I watched the 1947 version of "Miracle on 34th Street" last night. Hadn't seen it since the year our boys had their moment of doubt about Santa. After watching the film that Christmas, Santa had a one year reprieve in the Long house.
But I guess I was so focused on my sons' existential moment that I failed to notice something else. Who are the bad guys in the movie? They are legion and led by the forces of creeping consumerism as portrayed by the Macy's toy department manager. Then there are the agents of cynical, populist politics represented by the judge in the Trial of Santa Claus. I was most sensitive to two other villains that grabbed my attention: the psychologist and the "progressive school" the little girl, Susan, attends.
The psychologist is a wreck, a wretched little man who, because his own life is a wreck, crusades against the Macy's Santa, our hero, who is either (a)The Real Deal or (b)a harmless delusional saint.
In one scene, The Psychologist lectures the children and parents of Susan's school about the myth of Santa and why it is bad to fool children. This echoes Susan's mother who takes great pains to demystify life for her so that she will not be disappointed when she learns that myths are untrue. The heart of the movie is Susan's conversion from Santa Skeptic to True Believer. Yes, Virginia, there is a Santa Claus.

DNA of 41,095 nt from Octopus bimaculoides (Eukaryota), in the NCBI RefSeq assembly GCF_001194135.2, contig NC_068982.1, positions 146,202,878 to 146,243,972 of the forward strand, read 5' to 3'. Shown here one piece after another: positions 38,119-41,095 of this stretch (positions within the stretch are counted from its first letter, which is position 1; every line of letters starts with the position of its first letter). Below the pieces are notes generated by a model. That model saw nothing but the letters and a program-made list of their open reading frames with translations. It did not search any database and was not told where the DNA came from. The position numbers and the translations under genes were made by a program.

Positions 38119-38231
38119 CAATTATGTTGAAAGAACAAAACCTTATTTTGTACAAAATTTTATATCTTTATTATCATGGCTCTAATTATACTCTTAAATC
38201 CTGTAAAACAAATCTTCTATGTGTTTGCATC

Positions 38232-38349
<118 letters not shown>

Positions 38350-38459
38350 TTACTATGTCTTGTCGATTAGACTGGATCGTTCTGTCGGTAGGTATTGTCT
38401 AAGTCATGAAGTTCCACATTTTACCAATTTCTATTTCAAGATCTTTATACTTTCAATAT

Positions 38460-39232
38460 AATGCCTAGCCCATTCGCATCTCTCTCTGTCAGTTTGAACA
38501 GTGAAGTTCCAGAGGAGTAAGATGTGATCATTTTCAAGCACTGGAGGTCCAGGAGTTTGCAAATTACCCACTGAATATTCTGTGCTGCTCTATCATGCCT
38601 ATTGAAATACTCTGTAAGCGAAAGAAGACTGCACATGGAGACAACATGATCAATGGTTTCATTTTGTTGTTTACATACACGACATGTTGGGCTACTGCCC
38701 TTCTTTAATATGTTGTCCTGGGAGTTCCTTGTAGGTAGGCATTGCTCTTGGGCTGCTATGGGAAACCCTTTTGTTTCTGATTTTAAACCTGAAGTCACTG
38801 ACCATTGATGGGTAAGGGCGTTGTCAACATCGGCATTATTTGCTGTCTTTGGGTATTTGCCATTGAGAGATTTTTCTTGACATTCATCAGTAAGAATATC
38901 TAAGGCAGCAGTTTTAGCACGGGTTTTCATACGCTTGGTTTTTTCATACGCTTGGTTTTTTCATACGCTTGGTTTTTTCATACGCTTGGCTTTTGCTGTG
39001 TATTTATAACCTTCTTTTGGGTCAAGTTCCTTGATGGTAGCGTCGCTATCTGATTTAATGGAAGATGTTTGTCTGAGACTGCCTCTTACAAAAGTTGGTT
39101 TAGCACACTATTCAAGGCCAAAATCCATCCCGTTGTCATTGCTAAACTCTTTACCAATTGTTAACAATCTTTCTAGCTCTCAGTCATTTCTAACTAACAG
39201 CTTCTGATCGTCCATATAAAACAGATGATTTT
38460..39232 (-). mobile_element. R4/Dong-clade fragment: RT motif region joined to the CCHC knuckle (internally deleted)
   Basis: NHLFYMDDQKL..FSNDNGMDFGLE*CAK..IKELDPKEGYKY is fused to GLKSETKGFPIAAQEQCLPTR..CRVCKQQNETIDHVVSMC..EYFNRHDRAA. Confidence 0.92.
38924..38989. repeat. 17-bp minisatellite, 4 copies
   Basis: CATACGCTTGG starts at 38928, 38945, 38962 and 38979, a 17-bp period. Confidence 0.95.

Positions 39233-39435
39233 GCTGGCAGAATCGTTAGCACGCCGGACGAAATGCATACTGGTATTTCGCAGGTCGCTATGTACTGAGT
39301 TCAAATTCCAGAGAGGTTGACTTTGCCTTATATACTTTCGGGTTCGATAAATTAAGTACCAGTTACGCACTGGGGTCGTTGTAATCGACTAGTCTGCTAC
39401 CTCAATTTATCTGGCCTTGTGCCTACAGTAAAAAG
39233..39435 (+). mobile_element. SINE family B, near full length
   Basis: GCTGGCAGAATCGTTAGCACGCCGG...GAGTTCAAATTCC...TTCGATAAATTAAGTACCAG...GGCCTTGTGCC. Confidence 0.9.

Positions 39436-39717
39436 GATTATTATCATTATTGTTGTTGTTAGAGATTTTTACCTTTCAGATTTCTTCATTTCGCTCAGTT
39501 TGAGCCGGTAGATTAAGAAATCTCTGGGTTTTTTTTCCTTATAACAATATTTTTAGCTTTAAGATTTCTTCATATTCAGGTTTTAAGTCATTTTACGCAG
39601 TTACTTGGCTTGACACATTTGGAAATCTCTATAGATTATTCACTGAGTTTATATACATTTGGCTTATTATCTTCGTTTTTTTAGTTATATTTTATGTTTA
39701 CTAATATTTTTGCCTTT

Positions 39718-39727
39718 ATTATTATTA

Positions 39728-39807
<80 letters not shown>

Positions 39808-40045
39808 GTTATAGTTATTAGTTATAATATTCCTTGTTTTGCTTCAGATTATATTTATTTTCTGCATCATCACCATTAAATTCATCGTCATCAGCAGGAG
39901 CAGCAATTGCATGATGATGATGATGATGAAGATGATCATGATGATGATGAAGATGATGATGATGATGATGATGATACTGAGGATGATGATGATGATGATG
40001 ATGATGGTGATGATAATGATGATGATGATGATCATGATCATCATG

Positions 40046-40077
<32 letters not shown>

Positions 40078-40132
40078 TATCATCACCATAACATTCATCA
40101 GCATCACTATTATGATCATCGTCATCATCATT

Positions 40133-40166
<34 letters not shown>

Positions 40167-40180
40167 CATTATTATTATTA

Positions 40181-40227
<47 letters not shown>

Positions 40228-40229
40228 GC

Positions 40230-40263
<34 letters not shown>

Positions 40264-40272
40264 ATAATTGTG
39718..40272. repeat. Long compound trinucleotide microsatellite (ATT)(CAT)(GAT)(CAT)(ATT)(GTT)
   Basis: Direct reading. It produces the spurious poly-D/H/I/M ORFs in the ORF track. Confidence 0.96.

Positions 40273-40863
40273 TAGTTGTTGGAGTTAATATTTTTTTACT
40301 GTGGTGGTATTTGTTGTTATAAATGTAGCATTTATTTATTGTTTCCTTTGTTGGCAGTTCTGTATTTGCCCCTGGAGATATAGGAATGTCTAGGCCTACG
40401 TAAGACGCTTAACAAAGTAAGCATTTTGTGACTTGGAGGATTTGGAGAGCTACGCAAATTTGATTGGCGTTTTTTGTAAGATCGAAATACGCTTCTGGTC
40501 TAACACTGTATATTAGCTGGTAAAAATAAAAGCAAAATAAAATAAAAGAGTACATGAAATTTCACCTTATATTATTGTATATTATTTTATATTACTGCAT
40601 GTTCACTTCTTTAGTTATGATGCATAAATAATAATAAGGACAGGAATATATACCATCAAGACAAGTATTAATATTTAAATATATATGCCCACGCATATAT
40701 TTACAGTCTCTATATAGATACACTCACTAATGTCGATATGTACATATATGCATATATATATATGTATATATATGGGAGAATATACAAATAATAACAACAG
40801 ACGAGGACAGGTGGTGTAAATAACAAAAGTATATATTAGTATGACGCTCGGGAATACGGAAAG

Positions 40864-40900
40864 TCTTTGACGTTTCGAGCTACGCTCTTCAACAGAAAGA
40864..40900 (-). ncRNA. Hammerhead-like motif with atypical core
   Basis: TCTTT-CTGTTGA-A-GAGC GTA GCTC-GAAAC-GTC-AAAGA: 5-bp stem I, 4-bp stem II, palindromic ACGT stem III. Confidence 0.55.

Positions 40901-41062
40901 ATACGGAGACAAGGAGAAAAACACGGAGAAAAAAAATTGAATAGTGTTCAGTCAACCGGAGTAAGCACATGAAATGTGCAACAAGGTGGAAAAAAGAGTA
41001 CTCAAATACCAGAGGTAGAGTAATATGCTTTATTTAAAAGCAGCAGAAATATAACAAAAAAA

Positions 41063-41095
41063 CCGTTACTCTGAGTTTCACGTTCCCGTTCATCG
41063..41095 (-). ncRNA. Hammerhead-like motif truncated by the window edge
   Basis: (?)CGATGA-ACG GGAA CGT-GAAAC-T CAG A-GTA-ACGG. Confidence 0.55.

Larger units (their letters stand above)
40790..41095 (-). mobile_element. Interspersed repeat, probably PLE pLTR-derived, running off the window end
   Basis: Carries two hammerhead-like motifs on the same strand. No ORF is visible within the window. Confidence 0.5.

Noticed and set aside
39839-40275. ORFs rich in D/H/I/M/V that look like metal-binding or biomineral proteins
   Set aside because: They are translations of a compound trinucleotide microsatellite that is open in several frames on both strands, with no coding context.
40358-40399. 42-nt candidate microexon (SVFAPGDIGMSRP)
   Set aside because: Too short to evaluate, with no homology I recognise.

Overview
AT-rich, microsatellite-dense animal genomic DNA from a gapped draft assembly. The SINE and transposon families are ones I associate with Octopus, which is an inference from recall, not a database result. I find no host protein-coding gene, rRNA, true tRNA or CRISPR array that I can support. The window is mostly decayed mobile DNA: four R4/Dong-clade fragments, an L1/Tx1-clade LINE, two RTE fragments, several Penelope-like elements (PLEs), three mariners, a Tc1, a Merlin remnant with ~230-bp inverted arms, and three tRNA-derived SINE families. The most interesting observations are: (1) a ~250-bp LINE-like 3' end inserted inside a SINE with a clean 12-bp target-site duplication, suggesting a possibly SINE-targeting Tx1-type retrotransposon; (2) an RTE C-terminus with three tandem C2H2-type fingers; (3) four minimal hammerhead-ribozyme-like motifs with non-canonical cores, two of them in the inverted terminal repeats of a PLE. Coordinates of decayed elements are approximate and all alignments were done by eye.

The Psychologist and the Progressive School (read non-traditional) are demonized. They are the unknown; the different; the new and strange and disruptive.
Beginning in the 18th Century, "progressive education" presented an alternative to the rigid, one-size-fits-all, abstract, two-dimensional, teacher-driven, factory-model schooling that we now call "traditional".
Back in 1947 and still today the Fear Mongers enlist Santa Claus to battle the forces of change, to protect anything and everything dubbed "tradtional", and to protest any idea labeled "progressive". We've always done it that way.
On this topic we could go as deep as the salt mines under Cleveland (did you know that Cleveland used to be the sea bottom?), or as far afield as the once open grasslands of the American plains (..."where the buffalo roam and the skies are not cloudy all day."). Instead let me say this:
I like Santa Claus. I loved my sons' love of Santa and their faith in the essential goodness of the universe that he embodies.
Look at the history of Santa Claus and the history of Christmas itself to understand how thin a veneer "tradition" represents. The history is much richer, more nuanced and controversial than most of us understand.
My cat is afraid of change. You should have seen her the day the Christmas tree went up: sniffing the tree, sniffing the light cord, her tail straight up in the air, twitching.
People are afraid of change, too. But without change we'd still be living in caves. Beware the fear mongers. They want to keep you in your cave.
Yes, there are other approaches to education. If you were happy with your own education and think that approach was good enough for your children and will prepare them for life in 2025, fine. Enroll them in a school just like you went to. An old fashioned school.
If not, if you think there must be a better approach, look for an alternative. Just don't get Santa involved. He's got no dog in this hunt.